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Old 08-13-2012, 10:35 PM   #16
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Need Help Understanding Neutal / Ground


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Agreed .. 5 people died on Lake of the Ozarks in Missouri this year due to faulty electrical wiring. One case wasn't the fault of the dock owner but faulty wiring on a boat that was docked to his and using his power.

It's not uncommon to have an external source causing the problem. His problem may not be from his wiring. He says he has all power off and still has the spark when connecting a ground wire to his receptacle and touching the metal ladder. I wish he would stop experimenting.....
The Ozarks was one case I was referencing...

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Old 08-13-2012, 10:38 PM   #17
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The Ozarks was one case I was referencing...
I'm searching to see if I can find out the cause ... on the other incidents.
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Old 08-13-2012, 10:39 PM   #18
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EDIT .. Sorry for the redundancy I see it has already been brought up
I think the redundancy is fantastic with this thread!!!
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Old 08-13-2012, 10:42 PM   #19
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Need Help Understanding Neutal / Ground


As you can probably tell, I'm not a qualified, experienced electrician... but I'm also not a complete idiot. I understand there are terrible dangers in wiring, so I try to do everything carefully and test it as I go along. Clearly, there is something wrong here and I'd really appreciate help trying to figure it out. I have a feeling that if you knew me personally, you would be absolutely comfortable with giving me instructions on how to do it myself.

If a licensed electrician came and installed the wires himself and found that there was voltage on the ground wire, how would he proceed? Should I disconnect the neutral coming in from the service to see if the voltage goes away?
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Old 08-13-2012, 10:45 PM   #20
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Need Help Understanding Neutal / Ground


At this point, I would call the POCO. If you turn off the main, you should have 0V on the neutral/ground. If your meter is correct, there could be something wrong on their end. Either way, it needs to be addressed.
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Old 08-13-2012, 10:46 PM   #21
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Originally Posted by gookinp07 View Post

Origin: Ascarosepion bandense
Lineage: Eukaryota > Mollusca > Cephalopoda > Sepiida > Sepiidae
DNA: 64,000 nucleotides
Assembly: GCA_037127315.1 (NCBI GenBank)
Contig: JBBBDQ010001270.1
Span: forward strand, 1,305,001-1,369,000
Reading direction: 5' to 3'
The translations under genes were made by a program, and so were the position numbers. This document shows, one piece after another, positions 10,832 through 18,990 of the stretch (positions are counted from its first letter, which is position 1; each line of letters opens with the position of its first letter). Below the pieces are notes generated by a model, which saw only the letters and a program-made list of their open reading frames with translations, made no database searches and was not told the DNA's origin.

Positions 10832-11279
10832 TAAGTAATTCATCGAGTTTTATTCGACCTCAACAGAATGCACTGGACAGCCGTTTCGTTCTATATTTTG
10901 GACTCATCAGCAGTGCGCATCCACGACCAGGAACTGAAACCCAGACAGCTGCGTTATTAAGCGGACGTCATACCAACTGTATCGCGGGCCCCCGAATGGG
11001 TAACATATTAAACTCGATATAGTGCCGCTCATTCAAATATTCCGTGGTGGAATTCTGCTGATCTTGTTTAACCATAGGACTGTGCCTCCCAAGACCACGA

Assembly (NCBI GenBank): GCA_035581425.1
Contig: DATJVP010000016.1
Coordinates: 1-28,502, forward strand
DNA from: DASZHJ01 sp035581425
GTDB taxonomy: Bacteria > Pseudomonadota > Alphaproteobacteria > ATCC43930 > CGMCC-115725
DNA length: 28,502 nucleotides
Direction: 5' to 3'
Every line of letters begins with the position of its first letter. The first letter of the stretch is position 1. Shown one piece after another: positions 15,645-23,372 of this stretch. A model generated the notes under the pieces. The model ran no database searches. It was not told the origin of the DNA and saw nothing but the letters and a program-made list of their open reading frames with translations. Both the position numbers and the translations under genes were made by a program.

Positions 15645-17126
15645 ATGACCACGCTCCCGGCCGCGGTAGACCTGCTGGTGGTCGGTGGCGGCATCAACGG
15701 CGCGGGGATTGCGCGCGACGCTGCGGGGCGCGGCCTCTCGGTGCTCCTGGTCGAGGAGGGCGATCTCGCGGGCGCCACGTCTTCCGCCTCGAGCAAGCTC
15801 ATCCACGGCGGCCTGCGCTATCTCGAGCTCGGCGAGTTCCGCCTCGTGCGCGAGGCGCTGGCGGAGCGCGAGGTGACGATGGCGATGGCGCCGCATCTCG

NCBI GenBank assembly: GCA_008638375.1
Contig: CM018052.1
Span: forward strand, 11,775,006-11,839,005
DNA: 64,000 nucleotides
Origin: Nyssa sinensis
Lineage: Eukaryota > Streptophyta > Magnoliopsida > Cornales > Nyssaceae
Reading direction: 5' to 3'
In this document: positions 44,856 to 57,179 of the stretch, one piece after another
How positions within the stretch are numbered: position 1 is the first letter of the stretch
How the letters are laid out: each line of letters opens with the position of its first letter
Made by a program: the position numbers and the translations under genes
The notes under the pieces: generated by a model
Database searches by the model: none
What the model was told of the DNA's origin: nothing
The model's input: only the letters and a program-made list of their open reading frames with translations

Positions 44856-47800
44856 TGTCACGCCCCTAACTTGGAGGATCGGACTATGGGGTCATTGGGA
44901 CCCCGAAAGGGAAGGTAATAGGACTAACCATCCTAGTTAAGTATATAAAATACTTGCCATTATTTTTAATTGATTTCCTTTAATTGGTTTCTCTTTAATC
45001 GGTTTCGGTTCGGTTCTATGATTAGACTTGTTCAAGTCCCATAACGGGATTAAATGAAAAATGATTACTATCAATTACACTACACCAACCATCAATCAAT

As you can probably tell, I'm not a qualified, experienced electrician... but I'm also not a complete idiot. I understand there are terrible dangers in wiring, so I try to do everything carefully and test it as I go along. Clearly, there is something wrong here and I'd really appreciate help trying to figure it out. I have a feeling that if you knew me personally, you would be absolutely comfortable with giving me instructions on how to do it myself.

If a licensed electrician came and installed the wires himself and found that there was voltage on the ground wire, how would he proceed? Should I disconnect the neutral coming in from the service to see if the voltage goes away?
Didnt you install this without GFCI protection because you couldn't afford it at the time? I know you mean well, but i just dont get it either...
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Old 08-13-2012, 10:47 PM   #22
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I know this is off subject but here is a link to one incidents cause ... not good detail but an example of non-code compliance....

http://www.komu.com/news/update-offi...electrocution/
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Old 08-13-2012, 11:01 PM   #23
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Quote:
Originally Posted by gookinp07 View Post
As you can probably tell, I'm not a qualified, experienced electrician... but I'm also not a complete idiot. I understand there are terrible dangers in wiring, so I try to do everything carefully and test it as I go along. Clearly, there is something wrong here and I'd really appreciate help trying to figure it out. I have a feeling that if you knew me personally, you would be absolutely comfortable with giving me instructions on how to do it myself.

If a licensed electrician came and installed the wires himself and found that there was voltage on the ground wire, how would he proceed? Should I disconnect the neutral coming in from the service to see if the voltage goes away?
As K Buz mentioned have the power company come out and check their end. Heres the problem that makes it dangerous ... if it is voltage or current from another source you cannot remove it and will being fooling around with live energized metal from where ever the source originates. Killing your power will not help.

How is the power brought to the homes ... overhead or underground? Do you have any other metallic paths out to the pier like coax cable phone etc...
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Old 08-13-2012, 11:04 PM   #24
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Didnt you install this without GFCI protection because you couldn't afford it at the time? I know you mean well, but i just dont get it either...